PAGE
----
President Barack Obama honored 13 law enforcement officers Monday with the Medal of Valor, including Officer Gregory Stevens of Garland, Texas, who prevented a bloodbath by ISIS-inspired terrorists a little more than a year ago.
“It’s been said that perfect valor is doing without witnesses what you would do if the whole world were watching,” Obama said in the White House East Room. The Medal of Valor is the nation’s highest award for bravery by a public safety officer.
“The public safety officers we recognize today with the Medal of Valor found courage not in search of recognition; they did it instinctively,” Obama said. “This is an award that none of them sought. And if they could go back in time, I suspect they’d prefer none of this had happened.”
Stevens thwarted an attempted massacre in Garland, a city northeast of Dallas, in May 2015, by two ISIS-inspired fanatics who were angry about a cartoon exhibit of the Prophet Muhammad. The American Freedom Defense Initiative, an anti-Islam group based in New York, had been holding a cartoon contest of Muhammad the evening of the attack.
Renderings of Muhammad are offensive to most Muslims.
(Ralph Waldo) Emerson once said, ‘There is always safety in valor.’
President Barack Obama
The gunmen, carrying assault weapons, shot a security guard as they pulled up to the Curtis Culwell Center, and Stevens, who was guarding the entrance, returned fire with a handgun. Stevens shot both attackers, and after a SWAT team arrived, both attackers were pronounced dead.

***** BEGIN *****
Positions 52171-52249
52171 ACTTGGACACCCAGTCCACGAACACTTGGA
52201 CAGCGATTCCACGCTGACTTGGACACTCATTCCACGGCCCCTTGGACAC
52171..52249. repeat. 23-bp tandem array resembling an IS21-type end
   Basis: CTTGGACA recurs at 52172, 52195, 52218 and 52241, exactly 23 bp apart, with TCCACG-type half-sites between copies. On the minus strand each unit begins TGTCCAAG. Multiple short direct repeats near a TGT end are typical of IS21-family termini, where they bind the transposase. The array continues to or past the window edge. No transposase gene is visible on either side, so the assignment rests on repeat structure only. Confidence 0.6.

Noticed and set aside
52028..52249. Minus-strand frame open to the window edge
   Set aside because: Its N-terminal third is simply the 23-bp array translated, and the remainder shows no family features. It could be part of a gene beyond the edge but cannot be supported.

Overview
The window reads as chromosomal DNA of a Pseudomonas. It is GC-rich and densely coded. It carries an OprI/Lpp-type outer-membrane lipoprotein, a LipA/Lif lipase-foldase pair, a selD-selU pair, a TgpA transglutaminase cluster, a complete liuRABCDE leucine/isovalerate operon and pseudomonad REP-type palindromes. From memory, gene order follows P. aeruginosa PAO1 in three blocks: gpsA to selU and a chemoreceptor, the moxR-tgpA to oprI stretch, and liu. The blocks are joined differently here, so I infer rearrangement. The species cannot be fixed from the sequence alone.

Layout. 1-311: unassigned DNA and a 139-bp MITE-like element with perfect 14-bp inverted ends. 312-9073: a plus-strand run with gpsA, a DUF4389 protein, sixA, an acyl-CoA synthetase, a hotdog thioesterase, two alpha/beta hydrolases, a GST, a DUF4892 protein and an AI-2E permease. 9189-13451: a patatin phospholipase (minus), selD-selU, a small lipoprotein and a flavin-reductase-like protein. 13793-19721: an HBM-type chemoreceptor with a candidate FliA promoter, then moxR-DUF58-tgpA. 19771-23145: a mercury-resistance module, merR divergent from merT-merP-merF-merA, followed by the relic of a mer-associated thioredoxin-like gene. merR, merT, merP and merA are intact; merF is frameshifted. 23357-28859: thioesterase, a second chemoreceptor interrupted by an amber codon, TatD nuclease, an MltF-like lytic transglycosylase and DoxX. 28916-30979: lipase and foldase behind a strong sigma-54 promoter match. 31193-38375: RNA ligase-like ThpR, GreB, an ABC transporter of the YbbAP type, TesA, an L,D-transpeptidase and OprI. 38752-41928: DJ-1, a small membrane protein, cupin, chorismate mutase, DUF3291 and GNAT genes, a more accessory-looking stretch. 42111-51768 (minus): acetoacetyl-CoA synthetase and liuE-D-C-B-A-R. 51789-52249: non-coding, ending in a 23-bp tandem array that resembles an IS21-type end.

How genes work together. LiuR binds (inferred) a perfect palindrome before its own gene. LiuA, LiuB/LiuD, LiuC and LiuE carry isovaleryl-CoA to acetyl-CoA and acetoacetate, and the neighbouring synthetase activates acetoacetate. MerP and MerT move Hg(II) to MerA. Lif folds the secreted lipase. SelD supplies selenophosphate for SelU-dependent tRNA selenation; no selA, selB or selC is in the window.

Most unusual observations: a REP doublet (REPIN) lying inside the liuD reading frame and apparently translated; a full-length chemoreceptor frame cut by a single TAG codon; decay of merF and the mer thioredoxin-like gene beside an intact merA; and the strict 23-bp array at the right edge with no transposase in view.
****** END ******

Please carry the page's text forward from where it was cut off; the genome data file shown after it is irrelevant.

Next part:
“To a person, each of these honorees acted without regard for their own safety,” said Obama. “They stood up to dangerous individuals brandishing assault rifles, handguns, and knives. ... Each of them will tell you, very humbly, the same thing – they were just doing their jobs.”
The acts of valor from 2013 to 2015 included one by a Miami-Dade, Florida, officer, who subdued a knife-wielding attacker who was trying to set off a gas explosion, and three officers in California who secured the campus and saved lives during a school shooting at Santa Monica College.
But the Garland case was the only one involving terrorism. ISIS claimed credit for the attack.
As Obama placed the medal around Stevens’ neck, a military aide read, “Medal of Valor presented to Officer Gregory Stevens, Garland Police Department, Texas, for demonstrating extraordinary courage to save lives. Officer Stevens exchanged gunfire at close range and subdued two heavily armed assailants, preventing a deadly act of terrorism.”
Stevens was unavailable for comment after the event, though many other Medal of Honor recipients spoke to reporters. Garland Police Department spokesman Lt. Pedro Barineau told McClatchy there was good reason for Stevens’ limited access: his personal safety. “If it was our choice, he wouldn’t be there at all,” Barineau said. “There have been other cities who have officers who’ve been put on ISIS-kill lists. We’re trying to be super cautious.”
Stevens’ name was never released by the department and only became public because he was a witness in a trial in Phoenix of a third co-conspirator, who was convicted.
We don’t want him on an ISIS-kill list.
Lt. Pedro Barineau, Garland, Texas, police department
Sen. Ted Cruz, R-Texas, who has been critical of the administration for what he says is a failure to condemn Islamic terrorism, praised Stevens in a statement.
“Last year in Garland, Texas, Officer Gregory Stevens came face-to-face with two radical Islamic terrorists attempting to wage jihad on innocent Americans,” Cruz said in the statement. “Officer Stevens heroically thwarted the attack, preventing what could have been a terrible loss of life. Today, in honor and recognition of his extraordinary courage and decisiveness, Officer Stevens deservedly received the Medal of Valor.”
Maria Recio: 202-383-6103; @maria_e_recio